Mayor London weighs in on Iain Duncan Smith's resignation and the abandoned disability payment cuts on ITV's The Agenda tonight.Read the full story ›
Prime Minister David Cameron has tried to calm unrest in his party over the resignation of Iain Duncan Smith, the former worker and pensions secretary.
ITV News political editor Robert Peston reports.
Disability charities have welcomed the government's U-turn over planned cuts to the Personal Independence Payments, known as PIPs.
Michelle Mitchell, chief executive of the MS Society, said:
This will be a huge relief for thousands of people who rely on PIP for vital support to live independently and with dignity.
We hope this marks a watershed moment in Government welfare policy.
Mark Atkinson, chief executive of disability charity Scope, said:
We welcome the government's decision not to go ahead with previously planned changes to PIP.
Life costs more if you are disabled and these extra costs make it extremely hard for disabled people to pay the bills.
MPs wonder aloud whether the chancellor is 'too scared' to respond to an emergency question over his budget.Read the full story ›
Stephen Crabb, the new work and pensions secretary, has announced the government will abandon controversial cuts to the Personal Independence Payments.
"I can tell the House we will not be going ahead with the changes to PIP that had been put forward," he said.
He added that the government would not fill the savings gap left in the budget by the U-turn with further cuts to welfare.
The announcement had been widely anticipated following the resignation of Iain Duncan Smith, Mr Crabb's predecessor.
Mr Crabb paid "huge tribute" to Mr Duncan Smith, and appeared to try to win back the support of disabled people, saying he believed it was possible to do "so much better" for them.
Crabb: "we will not be going ahead" with changes to personal independence payments - & he won't have to fill £1.4bn hole in budget. Amazing
Jeremy Corbyn has lambasted the government's budget, saying it had "fallen apart" within days of its announcement and suggesting the chancellor should resign as a result.
The Labour leader accused David Cameron of "covering up his great friend" George Osborne by allowing the chancellor to avoid answering questions in the House of Commons on a budget that had "inequality at its core".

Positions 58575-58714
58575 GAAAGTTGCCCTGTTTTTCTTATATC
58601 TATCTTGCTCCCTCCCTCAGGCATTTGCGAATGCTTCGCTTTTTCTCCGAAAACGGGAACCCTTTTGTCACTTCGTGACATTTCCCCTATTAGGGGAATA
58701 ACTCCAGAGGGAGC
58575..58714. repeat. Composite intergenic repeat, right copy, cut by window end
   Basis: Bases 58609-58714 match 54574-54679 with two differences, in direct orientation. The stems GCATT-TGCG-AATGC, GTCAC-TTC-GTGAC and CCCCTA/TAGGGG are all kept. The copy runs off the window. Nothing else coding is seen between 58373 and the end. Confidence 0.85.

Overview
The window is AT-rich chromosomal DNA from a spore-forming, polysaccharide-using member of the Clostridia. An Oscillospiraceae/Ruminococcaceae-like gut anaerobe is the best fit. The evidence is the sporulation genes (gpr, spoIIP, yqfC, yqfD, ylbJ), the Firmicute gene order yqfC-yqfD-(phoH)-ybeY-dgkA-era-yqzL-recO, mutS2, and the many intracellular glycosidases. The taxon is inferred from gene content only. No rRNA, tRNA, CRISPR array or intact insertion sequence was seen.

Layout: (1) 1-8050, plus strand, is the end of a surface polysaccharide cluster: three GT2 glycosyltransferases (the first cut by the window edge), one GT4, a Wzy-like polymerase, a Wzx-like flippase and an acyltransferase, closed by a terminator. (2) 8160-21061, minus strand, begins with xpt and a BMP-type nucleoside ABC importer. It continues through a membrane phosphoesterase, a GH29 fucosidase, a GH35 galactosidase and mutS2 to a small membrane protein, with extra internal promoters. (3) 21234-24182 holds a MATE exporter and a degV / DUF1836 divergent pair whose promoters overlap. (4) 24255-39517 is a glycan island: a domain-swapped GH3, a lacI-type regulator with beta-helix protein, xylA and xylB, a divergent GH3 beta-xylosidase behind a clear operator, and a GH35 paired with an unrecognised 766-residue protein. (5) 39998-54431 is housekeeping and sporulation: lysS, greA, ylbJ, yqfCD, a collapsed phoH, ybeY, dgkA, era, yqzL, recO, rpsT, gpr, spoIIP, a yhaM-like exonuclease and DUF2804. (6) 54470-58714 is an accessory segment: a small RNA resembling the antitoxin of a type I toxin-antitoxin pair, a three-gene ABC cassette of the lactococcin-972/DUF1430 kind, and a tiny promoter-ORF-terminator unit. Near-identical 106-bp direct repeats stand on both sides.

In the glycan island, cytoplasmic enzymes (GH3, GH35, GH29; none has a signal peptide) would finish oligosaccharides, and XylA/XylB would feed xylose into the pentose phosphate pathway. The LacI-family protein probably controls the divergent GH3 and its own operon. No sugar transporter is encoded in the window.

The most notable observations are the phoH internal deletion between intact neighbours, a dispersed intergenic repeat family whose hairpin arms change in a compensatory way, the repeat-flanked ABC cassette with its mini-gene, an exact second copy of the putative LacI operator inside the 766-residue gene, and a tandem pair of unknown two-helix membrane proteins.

Mr Corbyn noted that Mr Osborne was not present, while "practically every other cabinet minister is here today" and said the chancellor should "consider his position and look for something else to do".
Mr Cameron responded that the chancellor would be in parliament on Tuesday "winding up the budget debate".
David Cameron has defended the budget and attempted to claw back some of his image as a social reformer amid a row over planned cuts to disability benefits.
The prime minister closed a statement to the House on the EU migrant crisis with a reference to the budget row that was sparked this weekend by the resignation of former work and pensions secretary Iain Duncan Smith.
Mr Cameron said the MP for Chingford and Woodford Green had much to be proud of in helping the government to reform welfare benefits.
He said "we must continue to cut the deficit, control the cost of welfare and live within our means", and highlighted government plans for the introduction of the national living wage and prison reform.
Prime Minister David Cameron is addressing the House of Commons amid the row over planned cuts to disability benefits that led to the shock resignation of Iain Duncan Smith as work and pensions secretary.
David Gauke, the financial secretary to the Treasury, has defended the government's budget, saying the government was "delivering for Britain".
"Jobs, growth - this is the record of this government. That is the record for the chancellor of the exchequer, and it's a record to be proud of," he said.
Mr Gauke was responding to accusations by Labour's John McDonnell that the government's budget was in "chaos" over the row concerning cuts to disability benefit.
John McDonnell called on the Chancellor George Osborne to "withdraw" his budget "and start again", saying the budget was in "absolute chaos".
"This is no way to deliver a budget and no way to manage an economy," he said, as part of an emergency question in parliament.